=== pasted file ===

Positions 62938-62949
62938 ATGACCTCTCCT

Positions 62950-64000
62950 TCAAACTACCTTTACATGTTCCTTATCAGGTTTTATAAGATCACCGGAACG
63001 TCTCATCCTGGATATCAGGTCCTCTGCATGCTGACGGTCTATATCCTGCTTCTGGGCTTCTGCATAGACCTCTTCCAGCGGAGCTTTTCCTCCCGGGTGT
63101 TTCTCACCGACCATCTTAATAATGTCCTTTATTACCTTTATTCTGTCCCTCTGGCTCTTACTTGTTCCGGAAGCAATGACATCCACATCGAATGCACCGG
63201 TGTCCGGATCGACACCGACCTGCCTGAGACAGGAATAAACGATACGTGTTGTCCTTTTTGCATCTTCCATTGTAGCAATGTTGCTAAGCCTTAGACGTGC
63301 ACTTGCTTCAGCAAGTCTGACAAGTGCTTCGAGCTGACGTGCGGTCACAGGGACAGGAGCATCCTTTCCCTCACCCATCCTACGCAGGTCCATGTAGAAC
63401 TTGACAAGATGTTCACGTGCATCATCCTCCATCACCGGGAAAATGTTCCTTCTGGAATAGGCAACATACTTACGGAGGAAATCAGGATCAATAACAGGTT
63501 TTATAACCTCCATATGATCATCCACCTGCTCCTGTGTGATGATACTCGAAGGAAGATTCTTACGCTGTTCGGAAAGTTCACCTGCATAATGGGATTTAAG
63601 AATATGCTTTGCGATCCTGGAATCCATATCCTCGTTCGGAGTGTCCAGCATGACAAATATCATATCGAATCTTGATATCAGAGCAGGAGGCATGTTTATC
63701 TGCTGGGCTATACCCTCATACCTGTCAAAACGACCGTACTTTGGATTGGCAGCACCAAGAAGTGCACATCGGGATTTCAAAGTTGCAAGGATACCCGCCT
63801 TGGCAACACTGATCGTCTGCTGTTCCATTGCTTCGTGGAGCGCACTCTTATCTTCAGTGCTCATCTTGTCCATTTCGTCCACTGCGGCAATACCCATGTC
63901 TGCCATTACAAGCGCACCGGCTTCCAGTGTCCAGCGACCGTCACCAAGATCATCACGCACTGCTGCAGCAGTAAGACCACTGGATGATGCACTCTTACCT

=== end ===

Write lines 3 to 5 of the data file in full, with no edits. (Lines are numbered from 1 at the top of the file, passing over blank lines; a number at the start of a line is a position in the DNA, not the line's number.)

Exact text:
Positions 62950-64000
62950 TCAAACTACCTTTACATGTTCCTTATCAGGTTTTATAAGATCACCGGAACG
63001 TCTCATCCTGGATATCAGGTCCTCTGCATGCTGACGGTCTATATCCTGCTTCTGGGCTTCTGCATAGACCTCTTCCAGCGGAGCTTTTCCTCCCGGGTGT